Interspersed with the book’s reflections on statuary, snippets of military jargon culled from The Forever Wars in the Middle East act as vaguely intended counterpoints. These are transcripts, we are informed, from various drone pilots to be found on You Tube. The language of course is clipped, dry, matter of fact. It’s difficult to know what Osman intended to achieve with this gimmicky juxtaposition.

“possible new target approaching target one building
designate new target target five pilot copies sensor”

There’s no indication if these communications have been altered or edited, as seems the case, or if Osman transcribed them as is. This is in itself constitutes a case of bad faith, the verbal equivalent of presenting edited footage, with its elisions and cuts, as “the way it really happened.”

For the most part, Osman’s project in Public Figures is resolutely local, focused on her own immediate environment in monument-rich Philadelphia (she is a professor at Temple), a city awash in patriotic “heritage.” She conducts her interrogation of the lived experience of public spaces in order to probe the way they shape the political unconscious of the daily personal sphere, the background replacing the foreground.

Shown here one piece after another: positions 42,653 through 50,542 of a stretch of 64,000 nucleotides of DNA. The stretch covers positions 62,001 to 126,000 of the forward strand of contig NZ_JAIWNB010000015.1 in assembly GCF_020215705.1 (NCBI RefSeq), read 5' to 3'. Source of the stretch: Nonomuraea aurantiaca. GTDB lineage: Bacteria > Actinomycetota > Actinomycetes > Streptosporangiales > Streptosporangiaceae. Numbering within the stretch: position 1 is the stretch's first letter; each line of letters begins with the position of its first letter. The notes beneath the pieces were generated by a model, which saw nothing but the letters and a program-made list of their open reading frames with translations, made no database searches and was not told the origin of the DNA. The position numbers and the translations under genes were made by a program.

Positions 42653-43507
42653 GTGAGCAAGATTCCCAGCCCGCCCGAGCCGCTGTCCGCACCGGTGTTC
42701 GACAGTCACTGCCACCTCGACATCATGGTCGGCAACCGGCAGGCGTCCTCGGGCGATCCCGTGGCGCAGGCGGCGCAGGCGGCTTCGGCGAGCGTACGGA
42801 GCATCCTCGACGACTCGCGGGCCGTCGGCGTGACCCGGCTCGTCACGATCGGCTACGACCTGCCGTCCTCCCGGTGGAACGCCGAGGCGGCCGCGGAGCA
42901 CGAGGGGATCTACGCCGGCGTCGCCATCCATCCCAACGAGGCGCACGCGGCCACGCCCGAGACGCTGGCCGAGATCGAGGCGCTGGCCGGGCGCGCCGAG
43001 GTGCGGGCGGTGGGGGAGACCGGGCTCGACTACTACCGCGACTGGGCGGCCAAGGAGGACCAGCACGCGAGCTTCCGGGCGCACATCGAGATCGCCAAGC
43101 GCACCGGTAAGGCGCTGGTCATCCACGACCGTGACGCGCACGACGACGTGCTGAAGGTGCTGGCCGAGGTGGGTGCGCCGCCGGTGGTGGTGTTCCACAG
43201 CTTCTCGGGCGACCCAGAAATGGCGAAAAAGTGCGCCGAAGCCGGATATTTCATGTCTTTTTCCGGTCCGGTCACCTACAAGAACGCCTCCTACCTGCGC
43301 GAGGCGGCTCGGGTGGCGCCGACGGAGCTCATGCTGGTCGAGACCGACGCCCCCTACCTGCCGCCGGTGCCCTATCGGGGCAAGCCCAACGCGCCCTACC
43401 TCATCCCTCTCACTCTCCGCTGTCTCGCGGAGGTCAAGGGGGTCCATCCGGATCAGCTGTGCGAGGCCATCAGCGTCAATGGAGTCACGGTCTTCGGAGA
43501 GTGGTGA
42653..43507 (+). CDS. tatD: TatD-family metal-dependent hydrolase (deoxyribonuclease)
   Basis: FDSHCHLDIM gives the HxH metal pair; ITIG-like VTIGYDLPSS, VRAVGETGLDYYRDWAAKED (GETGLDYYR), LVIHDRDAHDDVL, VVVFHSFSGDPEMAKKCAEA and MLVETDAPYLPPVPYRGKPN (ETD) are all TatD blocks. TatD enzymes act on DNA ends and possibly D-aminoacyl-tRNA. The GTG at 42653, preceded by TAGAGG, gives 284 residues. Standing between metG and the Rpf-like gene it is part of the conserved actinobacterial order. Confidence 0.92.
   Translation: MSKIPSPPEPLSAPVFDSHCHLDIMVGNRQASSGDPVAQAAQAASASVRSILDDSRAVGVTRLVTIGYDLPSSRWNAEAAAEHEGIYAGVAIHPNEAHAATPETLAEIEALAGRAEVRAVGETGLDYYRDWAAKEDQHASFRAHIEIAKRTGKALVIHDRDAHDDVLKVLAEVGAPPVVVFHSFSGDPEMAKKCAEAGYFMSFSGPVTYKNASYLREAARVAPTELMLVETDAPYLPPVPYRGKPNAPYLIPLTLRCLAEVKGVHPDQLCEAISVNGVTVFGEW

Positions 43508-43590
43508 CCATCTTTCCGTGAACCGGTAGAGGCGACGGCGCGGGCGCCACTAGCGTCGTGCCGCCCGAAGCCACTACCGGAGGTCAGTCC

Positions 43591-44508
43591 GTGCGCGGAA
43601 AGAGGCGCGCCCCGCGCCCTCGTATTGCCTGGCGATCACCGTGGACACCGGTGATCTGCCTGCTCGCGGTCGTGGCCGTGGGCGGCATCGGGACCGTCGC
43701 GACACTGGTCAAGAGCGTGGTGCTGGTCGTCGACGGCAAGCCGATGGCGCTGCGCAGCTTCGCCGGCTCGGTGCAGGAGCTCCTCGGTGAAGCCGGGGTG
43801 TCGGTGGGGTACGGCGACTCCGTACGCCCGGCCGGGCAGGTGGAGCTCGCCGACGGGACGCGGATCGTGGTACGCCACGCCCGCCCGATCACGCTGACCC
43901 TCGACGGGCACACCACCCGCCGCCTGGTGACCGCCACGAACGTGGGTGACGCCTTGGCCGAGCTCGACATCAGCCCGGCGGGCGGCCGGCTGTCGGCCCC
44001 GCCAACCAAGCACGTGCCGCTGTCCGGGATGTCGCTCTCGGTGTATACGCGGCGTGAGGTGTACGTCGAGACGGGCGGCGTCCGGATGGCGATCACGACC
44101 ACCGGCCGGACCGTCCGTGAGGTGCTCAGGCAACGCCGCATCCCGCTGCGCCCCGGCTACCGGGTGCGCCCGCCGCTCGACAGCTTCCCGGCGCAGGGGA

But one wonders how she might have dealt with something on the order of St.-Gauden’s monument to Shaw’s 54th regiment in Boston. Its famous rejoinder, Robert Lowell’s “For The Union Dead,” does some of the anti-monumental cultural work Osman takes on, splicing present with past. Lowell’s poem is charged with tremendous affective energy, a quality conspicuously lacking in most younger experimental poets today, who eschew emotion for the kind of desiccated clinical language of a theory seminar. One might call it poetry by poets who can’t write poetry. In the 1990s this seemed radical, offering the hope for new possibilities in poetic rhetoric and critique. By 2012, it’s become dated: formulaic and, finally, forgettable.